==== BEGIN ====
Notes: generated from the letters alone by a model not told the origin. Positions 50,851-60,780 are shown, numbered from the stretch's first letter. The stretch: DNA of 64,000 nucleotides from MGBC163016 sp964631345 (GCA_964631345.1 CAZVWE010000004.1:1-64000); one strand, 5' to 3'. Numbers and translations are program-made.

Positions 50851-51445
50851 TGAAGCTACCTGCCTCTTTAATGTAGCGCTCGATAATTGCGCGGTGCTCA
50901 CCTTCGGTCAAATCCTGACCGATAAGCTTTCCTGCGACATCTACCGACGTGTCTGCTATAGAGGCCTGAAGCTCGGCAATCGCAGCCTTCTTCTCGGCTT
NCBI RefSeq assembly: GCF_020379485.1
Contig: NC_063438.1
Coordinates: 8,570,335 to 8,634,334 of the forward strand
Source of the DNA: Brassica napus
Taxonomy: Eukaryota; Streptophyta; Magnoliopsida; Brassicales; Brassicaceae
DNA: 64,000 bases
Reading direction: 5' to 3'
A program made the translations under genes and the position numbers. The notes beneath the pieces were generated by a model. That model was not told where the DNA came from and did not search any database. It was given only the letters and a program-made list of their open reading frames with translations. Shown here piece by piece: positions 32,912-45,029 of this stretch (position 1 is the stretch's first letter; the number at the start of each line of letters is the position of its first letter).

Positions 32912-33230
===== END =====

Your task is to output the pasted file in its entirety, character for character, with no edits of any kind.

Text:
Notes: generated from the letters alone by a model not told the origin. Positions 50,851-60,780 are shown, numbered from the stretch's first letter. The stretch: DNA of 64,000 nucleotides from MGBC163016 sp964631345 (GCA_964631345.1 CAZVWE010000004.1:1-64000); one strand, 5' to 3'. Numbers and translations are program-made.

Positions 50851-51445
50851 TGAAGCTACCTGCCTCTTTAATGTAGCGCTCGATAATTGCGCGGTGCTCA
50901 CCTTCGGTCAAATCCTGACCGATAAGCTTTCCTGCGACATCTACCGACGTGTCTGCTATAGAGGCCTGAAGCTCGGCAATCGCAGCCTTCTTCTCGGCTT
NCBI RefSeq assembly: GCF_020379485.1
Contig: NC_063438.1
Coordinates: 8,570,335 to 8,634,334 of the forward strand
Source of the DNA: Brassica napus
Taxonomy: Eukaryota; Streptophyta; Magnoliopsida; Brassicales; Brassicaceae
DNA: 64,000 bases
Reading direction: 5' to 3'
A program made the translations under genes and the position numbers. The notes beneath the pieces were generated by a model. That model was not told where the DNA came from and did not search any database. It was given only the letters and a program-made list of their open reading frames with translations. Shown here piece by piece: positions 32,912-45,029 of this stretch (position 1 is the stretch's first letter; the number at the start of each line of letters is the position of its first letter).

Positions 32912-33230